Koolie breeders say silent director of working dogs deserves more recognition
New South Wales cattle farmer Wendy Mayne has owned her fair share of working dogs, from kelpies to border collies, and then there was a koolie.
- The Koolie Club of Australia says the breed has been around since the 1800s
- Despite this, many owners say koolies deserve more recognition as good working dogs.
- Breeder says it’s hard to access genetic material
It was the koolie that left a lasting paw print on his heart.
“We’ve always had working dogs, usually kelpies, and [Mum] got this koolie that we named Jess and she turned out to be this fantastic dog,” Ms Mayne said.
“It’s a breed that needs more recognition because they are the most wonderful dogs.
Her love affair with the breed may have started as a child, but it’s only in recent years that Ms Mayne has started raising her own bloodline.
Texas Koolies was founded in 2019 when Ms. Mayne realized that there were very few people raising working koolies and she wanted to expand their reach.
“I decided that koolies were a breed that people don’t really know about and they really aren’t recognized very well,” she said.
It all started with a puppy that his own mother raised and gave to him. This pup was named Emmie and turned out to be a very special dog.
“When I was researching koolies, there weren’t a lot of breeders out there…and I didn’t want his lines to be lost, so we went out and bought a strong male koolie and some black color of northern Queensland and the rest is history.”
According to the Koolie Club of Australia, the breed began in the 1800s and was “unrecognized by many”.
It was a sentiment that Jenny Bradley agreed with Jenny Bradley, sheep farmer, grain farmer and koolie owner.
Based in west central New South Wales, Ms Bradley has only ever had koolies.
His dad owned his first koolie in the late 1950s and has had them ever since.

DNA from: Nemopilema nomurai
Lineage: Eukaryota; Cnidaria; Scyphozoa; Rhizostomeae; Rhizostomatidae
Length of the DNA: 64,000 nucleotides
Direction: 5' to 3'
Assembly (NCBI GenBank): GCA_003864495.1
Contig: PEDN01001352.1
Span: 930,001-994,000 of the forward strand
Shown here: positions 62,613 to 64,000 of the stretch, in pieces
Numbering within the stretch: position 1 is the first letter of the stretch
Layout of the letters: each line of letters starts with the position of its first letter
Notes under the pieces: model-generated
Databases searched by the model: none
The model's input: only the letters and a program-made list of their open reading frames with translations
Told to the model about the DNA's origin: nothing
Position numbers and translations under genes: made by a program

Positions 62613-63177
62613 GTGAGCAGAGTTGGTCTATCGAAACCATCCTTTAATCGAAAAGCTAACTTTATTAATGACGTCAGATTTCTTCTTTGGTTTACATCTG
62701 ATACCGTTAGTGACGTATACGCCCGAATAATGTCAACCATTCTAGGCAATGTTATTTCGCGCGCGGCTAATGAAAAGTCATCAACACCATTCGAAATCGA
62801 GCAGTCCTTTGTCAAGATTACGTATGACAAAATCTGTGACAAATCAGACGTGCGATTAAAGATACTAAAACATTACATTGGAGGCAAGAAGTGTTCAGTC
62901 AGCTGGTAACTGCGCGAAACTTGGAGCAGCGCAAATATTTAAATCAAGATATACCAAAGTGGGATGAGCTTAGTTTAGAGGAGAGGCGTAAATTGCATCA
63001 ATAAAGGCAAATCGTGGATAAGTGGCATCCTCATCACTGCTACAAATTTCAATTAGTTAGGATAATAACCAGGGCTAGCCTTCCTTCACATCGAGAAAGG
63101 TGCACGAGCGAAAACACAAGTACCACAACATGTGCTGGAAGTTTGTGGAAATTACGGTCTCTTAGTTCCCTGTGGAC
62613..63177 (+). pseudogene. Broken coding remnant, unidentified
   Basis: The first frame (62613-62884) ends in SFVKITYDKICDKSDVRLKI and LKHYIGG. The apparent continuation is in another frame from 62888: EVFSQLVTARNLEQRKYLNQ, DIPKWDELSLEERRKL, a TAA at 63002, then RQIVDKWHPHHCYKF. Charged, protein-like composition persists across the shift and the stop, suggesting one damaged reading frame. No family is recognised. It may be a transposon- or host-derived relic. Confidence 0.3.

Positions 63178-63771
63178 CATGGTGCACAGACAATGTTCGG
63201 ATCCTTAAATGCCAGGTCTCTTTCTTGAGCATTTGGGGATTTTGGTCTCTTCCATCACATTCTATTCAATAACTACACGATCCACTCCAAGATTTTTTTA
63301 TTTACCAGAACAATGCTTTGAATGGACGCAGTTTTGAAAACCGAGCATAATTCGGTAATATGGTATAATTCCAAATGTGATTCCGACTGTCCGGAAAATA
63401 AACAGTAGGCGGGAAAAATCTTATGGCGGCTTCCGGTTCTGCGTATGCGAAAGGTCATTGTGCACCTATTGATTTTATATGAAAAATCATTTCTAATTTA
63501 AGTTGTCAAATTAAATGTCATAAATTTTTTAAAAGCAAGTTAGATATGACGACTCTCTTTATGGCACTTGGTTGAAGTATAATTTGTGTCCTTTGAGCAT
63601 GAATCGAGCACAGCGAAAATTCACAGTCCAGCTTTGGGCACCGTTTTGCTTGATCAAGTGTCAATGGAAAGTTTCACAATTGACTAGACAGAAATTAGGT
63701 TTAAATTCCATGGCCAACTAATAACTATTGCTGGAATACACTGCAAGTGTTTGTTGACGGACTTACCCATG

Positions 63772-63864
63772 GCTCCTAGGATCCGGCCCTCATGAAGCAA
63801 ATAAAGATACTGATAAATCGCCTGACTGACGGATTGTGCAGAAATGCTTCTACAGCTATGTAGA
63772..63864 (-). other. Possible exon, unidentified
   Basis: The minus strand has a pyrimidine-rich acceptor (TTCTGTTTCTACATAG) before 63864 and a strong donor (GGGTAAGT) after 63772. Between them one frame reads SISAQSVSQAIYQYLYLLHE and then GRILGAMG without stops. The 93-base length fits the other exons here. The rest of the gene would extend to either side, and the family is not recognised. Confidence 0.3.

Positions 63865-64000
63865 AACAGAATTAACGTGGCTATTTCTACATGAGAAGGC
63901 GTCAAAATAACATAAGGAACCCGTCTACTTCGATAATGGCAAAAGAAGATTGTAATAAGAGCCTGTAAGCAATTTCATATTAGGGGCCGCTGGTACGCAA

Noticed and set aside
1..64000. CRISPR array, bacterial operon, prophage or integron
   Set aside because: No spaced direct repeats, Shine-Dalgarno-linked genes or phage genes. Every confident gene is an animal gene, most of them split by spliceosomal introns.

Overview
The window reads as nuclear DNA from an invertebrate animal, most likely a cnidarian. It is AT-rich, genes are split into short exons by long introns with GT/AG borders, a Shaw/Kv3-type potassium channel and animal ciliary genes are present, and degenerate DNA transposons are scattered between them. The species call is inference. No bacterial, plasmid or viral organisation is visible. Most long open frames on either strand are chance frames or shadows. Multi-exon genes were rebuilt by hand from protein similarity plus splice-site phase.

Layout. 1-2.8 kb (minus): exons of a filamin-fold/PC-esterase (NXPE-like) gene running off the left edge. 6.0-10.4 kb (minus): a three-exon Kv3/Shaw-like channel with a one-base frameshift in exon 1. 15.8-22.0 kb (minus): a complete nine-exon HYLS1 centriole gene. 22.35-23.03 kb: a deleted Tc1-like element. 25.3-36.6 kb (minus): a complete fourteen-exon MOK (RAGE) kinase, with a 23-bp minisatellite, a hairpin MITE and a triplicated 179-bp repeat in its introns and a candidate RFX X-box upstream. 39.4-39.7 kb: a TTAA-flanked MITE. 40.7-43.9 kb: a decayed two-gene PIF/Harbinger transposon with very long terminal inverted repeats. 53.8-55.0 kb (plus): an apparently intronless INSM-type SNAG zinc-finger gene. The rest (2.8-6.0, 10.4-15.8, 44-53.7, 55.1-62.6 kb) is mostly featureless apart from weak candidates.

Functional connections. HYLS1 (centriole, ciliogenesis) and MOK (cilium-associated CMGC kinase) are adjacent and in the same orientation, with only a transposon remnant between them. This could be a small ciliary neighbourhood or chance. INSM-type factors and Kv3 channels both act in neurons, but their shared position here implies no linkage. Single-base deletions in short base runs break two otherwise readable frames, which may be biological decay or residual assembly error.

“I continued that line of koolie dogs, so we still have that original line of koolie that Dad started with,” she said.
“He had sheepdogs when he was younger…he had kelpies, I think, and I don’t know what initiated that change, but he never went back to anything other than the koolie dog.”
While Ms Bradley said the recognition had to be earned, koolies tended to stay in the shadows of other breeds.
“All the publicity revolves around kelpies and collies, so you never see a lot of koolies in yard or sheepdog trials,” she said.
“They are so loyal.”
Lack of genetics
Breeders and owners say outdoor genetics for working koolies are limited when it comes to broadening the breed.
Ms Bradley said she had great difficulty finding genetics, going to great lengths to do so.
“It’s getting really hard to find those outside genetics and a base of working dogs as well,” she said.
“So I’ve done weird things like that, following people on the highway to find out where they live because you don’t hear a lot of them around.”
So far, Ms. Bradley has managed to find working koolie genes, but she would like to see the breed grow.
However, she said it had to be for the right reasons.
“A lot of people like colors and they just want a colored dog, which leads to not breeding working dogs, but breeding for their beauty,” Ms Bradley said.
“You just have to find the people with the working dogs.”
Although Mrs. Bradley only raises a litter every few years for her own farm, she has sent puppies to different states.
They went to farms and some even went to compete on the agility circuit.
For Mrs. Bradley, she will never find a better employee or friend than her beloved koolies.
“They’re fun dogs to have. They’re working dogs first, but they’re part of the family and they love it,” she said.